Maize silage has always been popular as the foundation of mixed forage systems but new research has now helped identify why it is such a valuable feed.
Adam Clay, ruminant manager at Trouw Nutrition GB, says: “Modern maize varieties have the potential to deliver high energy yields.
“Most farmers are keen to get maize into the diet as soon as possible, commenting they see a response both in terms of feed intakes but also in how cows perform. This is largely a consequence of how it is fermented in the rumen.”
To optimise milk production, the rumen has to work efficiently. Mr Clay explains the key to this is to have a sufficient mass of microbes in the rumen which need to be active, producing the volatile fatty acids required by the cow. To do this they need energy. He stresses the type and quantity of energy are both important.
“This energy needs to be provided in a ‘rumen healthy’ form which means paying close attention to fast energy sources which are fermented in the rumen. If too much rapidly utilised energy is supplied you can tip the cow over into acidosis which has to be avoided.
Mr Clay says new research shows maize has the ability to supply energy as both rapidly and slowly fermentable carbohydrates while maintaining a healthy rumen.
According to research into how feeds are utilised in the rumen by Nutreco, Trouw Nutrition GB’s parent company, maize silage provides a good balance of rapidly fermented energy combined with good proportions of by-pass starch. This means it is supplying the energy in the form the rumen requires, fermented at a rate which means it is effectively utilised by the microflora, resulting in a healthy and efficient rumen.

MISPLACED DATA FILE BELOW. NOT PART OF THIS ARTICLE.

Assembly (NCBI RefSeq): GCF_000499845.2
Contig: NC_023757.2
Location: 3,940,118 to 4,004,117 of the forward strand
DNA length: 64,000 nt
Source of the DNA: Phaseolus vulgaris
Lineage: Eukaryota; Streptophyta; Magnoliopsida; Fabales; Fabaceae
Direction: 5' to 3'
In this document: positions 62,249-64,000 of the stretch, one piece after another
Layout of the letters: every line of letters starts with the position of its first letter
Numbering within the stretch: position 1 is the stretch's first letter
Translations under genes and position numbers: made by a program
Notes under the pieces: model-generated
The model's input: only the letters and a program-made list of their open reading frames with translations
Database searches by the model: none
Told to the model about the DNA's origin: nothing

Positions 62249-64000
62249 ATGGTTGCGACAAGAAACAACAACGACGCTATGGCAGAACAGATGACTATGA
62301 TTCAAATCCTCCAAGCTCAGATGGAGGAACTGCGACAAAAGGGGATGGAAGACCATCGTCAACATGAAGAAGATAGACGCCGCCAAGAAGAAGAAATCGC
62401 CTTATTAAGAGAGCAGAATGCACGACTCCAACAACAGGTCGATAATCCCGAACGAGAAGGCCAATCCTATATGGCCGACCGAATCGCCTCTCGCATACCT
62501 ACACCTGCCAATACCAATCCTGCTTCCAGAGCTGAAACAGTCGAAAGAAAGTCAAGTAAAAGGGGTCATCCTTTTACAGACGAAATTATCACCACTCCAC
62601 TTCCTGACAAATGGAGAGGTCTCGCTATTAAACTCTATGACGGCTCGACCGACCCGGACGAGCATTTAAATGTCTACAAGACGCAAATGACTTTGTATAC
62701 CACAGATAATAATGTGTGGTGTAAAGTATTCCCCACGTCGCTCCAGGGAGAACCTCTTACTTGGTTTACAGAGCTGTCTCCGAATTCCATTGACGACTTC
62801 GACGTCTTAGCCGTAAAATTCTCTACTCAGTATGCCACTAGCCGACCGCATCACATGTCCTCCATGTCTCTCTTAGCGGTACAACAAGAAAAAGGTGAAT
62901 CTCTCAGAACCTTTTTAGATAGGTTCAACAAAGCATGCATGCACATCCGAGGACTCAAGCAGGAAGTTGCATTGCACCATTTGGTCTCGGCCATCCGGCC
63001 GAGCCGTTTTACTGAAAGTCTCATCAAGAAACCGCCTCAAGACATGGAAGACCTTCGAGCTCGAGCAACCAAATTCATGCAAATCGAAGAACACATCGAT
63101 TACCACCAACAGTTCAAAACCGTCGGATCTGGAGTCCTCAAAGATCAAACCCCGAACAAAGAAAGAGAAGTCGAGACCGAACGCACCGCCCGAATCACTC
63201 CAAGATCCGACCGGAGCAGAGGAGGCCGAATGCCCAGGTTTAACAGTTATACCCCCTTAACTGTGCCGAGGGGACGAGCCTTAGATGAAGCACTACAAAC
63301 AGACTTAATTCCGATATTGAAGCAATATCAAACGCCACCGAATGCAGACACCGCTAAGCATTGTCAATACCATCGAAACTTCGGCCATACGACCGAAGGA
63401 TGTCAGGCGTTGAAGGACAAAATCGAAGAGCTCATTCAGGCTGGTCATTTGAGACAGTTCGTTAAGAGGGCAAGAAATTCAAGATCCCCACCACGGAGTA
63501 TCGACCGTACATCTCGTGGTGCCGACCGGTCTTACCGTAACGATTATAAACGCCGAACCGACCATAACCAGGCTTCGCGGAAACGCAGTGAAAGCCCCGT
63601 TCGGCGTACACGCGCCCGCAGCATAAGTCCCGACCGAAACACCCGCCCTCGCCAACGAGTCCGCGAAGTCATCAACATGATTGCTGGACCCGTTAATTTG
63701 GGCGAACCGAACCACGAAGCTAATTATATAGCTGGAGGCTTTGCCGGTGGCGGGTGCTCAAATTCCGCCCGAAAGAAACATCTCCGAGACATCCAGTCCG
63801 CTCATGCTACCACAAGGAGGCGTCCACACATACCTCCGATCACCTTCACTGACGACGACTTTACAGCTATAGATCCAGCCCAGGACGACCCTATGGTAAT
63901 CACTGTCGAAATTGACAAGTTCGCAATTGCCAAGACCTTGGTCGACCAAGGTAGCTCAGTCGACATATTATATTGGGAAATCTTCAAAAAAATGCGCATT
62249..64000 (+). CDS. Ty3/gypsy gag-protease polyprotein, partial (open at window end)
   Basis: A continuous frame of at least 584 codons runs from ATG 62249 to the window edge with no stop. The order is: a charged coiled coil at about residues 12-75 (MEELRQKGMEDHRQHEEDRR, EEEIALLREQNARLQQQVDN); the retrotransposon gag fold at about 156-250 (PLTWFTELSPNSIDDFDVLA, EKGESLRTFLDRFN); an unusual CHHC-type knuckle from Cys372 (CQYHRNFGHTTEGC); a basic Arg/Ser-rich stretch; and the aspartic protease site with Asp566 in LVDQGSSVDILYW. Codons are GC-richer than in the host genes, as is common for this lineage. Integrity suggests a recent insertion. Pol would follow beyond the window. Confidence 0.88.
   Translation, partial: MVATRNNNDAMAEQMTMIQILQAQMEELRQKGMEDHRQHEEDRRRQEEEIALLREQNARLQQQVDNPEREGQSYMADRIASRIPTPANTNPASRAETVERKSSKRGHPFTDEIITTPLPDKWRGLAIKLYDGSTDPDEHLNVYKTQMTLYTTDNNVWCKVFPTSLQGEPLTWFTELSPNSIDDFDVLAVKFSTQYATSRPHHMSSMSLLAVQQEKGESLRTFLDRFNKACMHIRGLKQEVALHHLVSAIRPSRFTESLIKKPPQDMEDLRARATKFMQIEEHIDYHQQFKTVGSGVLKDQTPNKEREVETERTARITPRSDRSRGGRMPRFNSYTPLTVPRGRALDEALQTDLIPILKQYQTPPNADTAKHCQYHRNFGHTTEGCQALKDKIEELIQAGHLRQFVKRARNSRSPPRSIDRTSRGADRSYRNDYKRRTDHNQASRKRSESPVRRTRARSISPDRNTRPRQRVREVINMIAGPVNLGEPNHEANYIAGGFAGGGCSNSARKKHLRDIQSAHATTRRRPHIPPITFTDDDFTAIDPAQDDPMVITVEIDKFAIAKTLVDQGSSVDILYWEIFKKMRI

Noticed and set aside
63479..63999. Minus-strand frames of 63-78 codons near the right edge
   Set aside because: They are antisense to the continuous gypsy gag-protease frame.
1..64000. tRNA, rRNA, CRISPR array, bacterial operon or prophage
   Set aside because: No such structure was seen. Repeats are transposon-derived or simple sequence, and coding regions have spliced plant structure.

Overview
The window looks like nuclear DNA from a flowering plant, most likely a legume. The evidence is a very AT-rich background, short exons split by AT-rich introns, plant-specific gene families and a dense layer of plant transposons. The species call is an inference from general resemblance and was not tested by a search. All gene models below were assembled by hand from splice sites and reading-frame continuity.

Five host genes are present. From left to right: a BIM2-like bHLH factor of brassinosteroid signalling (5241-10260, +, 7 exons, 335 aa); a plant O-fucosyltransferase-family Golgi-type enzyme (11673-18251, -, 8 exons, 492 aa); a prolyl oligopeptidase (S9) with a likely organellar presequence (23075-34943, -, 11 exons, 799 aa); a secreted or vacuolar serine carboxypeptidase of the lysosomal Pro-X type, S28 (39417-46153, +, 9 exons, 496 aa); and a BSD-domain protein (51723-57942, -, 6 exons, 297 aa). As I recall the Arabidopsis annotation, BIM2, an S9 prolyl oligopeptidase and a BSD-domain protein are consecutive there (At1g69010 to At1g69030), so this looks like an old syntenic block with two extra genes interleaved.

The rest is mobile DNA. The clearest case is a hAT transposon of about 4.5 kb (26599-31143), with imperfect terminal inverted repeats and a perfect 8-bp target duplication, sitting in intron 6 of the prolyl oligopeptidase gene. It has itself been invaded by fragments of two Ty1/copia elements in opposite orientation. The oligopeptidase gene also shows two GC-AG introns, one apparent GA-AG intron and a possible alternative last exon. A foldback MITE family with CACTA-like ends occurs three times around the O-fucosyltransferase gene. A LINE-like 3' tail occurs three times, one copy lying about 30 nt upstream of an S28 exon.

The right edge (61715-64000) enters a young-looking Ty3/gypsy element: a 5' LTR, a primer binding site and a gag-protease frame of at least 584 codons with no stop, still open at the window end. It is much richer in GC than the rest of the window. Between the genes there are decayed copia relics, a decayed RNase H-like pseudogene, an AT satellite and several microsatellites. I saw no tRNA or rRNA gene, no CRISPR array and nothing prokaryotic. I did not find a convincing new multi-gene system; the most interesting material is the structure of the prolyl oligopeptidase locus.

“The extent and rate at which maize starch is fermented means it is an excellent feed in terms of its impact on rumen health and efficiency which can explain why it is such an effective feed. However, it also has a direct impact on the cows’ ability to produce higher yields.”
Mr Clay explains milk production is determined by the end products of digestion and these are directly linked to the ingredients in the diet. The key end products of digestion for milk yield are termed glucogenic nutrients which are primarily produced in the rumen from propionate fermentation of starch.